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Once again, OpenID Connect is for authenticating a user, not for authorizing them to use your endpoints. It's only appropriate to use when your application uses a user's name, birthday, profile picture or other personal information.

JWT is for sending tokens across the web and verifying them. It doesn't say anything about what the tokens are used for.

OAuth2 is for authorizing a web application client to perform actions on behalf of the user, without the user having to share their credentials with the web application. It doesn't say anything about how the information between the authorization server, the client and the web application server is exchanged. This is what JWT may be used for.

I can't tell you what's appropriate to use if you don't tell us what your requirements are.

  • Does your web application store user credentials, such as a user name and password hash?
  • Do you want to authenticate a user through a third party identity provider, such as Facebook or Google?
  • Do you want clients written by a third party to be able to call your REST API?
  • Do you want a user to be able to log out?

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    tangara goh
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    Stephan van Hulst wrote:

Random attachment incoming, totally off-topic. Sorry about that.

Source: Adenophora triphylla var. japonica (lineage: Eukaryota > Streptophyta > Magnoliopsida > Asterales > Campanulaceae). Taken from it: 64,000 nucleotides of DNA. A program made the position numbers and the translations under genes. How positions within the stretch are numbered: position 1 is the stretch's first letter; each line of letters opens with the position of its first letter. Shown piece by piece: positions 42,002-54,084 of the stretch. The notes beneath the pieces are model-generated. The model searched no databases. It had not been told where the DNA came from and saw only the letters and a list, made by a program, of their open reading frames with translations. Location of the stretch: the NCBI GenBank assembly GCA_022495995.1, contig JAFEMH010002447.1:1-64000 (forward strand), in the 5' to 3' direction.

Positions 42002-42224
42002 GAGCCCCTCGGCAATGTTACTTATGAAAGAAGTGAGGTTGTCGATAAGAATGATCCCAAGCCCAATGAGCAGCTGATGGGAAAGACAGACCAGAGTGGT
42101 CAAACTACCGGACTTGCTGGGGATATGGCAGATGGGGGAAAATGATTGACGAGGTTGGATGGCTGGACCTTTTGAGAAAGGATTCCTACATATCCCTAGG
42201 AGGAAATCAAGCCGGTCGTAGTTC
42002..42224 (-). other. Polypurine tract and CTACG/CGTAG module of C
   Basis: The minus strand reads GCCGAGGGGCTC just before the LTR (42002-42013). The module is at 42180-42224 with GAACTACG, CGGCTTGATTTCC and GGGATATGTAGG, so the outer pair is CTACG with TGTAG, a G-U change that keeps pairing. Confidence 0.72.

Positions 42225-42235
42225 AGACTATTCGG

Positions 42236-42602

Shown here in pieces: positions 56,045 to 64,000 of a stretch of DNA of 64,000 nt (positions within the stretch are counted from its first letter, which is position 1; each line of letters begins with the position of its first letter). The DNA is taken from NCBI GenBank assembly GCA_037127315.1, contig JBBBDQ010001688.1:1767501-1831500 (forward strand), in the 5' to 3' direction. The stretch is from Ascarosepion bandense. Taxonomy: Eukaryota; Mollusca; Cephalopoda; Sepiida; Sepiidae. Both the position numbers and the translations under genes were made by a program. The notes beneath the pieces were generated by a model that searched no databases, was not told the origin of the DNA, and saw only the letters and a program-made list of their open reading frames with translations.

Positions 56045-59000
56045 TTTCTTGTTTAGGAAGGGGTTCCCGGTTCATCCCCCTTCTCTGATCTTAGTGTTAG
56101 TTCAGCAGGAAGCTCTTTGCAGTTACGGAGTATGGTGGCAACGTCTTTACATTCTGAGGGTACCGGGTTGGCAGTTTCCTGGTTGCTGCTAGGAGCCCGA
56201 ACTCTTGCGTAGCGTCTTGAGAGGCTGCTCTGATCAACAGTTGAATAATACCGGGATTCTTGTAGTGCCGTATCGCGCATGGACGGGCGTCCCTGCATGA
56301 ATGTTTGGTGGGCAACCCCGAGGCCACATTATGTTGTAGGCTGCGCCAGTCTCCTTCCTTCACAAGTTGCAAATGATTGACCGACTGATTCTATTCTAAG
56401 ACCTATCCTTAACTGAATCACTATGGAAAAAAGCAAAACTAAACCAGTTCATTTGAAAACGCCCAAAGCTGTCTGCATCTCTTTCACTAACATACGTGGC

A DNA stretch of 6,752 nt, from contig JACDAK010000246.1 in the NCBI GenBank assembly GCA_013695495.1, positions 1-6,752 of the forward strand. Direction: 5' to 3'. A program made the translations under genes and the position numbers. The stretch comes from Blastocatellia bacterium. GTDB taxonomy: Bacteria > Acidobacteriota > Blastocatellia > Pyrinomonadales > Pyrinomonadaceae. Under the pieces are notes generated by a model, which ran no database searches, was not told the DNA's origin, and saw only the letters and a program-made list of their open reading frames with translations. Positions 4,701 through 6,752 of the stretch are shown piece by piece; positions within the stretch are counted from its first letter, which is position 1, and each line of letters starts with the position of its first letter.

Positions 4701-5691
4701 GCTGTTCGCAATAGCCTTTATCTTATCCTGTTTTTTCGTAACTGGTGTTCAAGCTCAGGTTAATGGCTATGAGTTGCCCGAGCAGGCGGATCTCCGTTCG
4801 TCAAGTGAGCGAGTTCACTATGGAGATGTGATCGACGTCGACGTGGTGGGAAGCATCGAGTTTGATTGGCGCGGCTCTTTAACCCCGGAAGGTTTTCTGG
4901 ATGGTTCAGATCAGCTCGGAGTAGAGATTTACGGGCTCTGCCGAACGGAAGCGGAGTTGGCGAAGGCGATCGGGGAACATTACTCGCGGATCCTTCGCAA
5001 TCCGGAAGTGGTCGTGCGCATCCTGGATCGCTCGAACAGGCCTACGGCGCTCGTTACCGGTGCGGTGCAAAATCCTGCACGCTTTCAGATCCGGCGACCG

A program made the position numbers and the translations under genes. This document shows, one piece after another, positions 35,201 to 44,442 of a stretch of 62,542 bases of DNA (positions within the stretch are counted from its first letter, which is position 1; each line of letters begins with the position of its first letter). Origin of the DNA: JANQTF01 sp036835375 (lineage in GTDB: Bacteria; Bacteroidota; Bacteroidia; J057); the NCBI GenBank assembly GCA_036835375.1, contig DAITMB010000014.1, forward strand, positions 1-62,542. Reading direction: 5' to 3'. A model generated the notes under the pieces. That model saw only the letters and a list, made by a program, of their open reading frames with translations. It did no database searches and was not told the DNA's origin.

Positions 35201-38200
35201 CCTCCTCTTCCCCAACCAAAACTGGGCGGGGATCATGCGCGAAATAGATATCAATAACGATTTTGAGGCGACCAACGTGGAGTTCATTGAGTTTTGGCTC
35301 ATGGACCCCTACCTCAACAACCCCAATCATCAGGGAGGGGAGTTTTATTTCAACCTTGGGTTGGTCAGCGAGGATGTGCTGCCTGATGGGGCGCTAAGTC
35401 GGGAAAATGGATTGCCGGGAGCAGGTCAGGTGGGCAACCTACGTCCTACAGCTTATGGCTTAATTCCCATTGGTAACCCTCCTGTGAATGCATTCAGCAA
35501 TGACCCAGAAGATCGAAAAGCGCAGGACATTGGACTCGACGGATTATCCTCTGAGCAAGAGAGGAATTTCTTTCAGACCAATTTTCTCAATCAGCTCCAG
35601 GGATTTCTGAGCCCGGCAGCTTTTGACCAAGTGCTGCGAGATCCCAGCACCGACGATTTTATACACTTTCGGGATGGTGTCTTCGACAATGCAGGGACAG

I can't tell you what's appropriate to use if you don't tell us what your requirements are.

  • Does your web application store user credentials, such as a user name and password hash?


  • I would be storing the username and password in database, storing the username and hashed password. Is this good enough?

  • Do you want to authenticate a user through a third party identity provider, such as Facebook or Google?


  • I do not want to use Facebook or google unless it is easy for me to implement
  • Do you want clients written by a third party to be able to call your REST API?


  • Yes. I would like to have this feature.
  • Do you want a user to be able to log out?



  • Isn’t it better for them to be able to log out? If I let user able to log in, is it safe to let user not log out?
     
    Stephan van Hulst
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    Depends on how long the tokens are valid. If the lifetime of the tokens is shorter than the duration of a typical user session, they will automatically be logged out once they stop using the application for long enough.

    Letting a user log out themselves is a technically more involved operation, because you need a authorization server to invalidate access tokens. This means you can not just verify your own tokens using JJWT.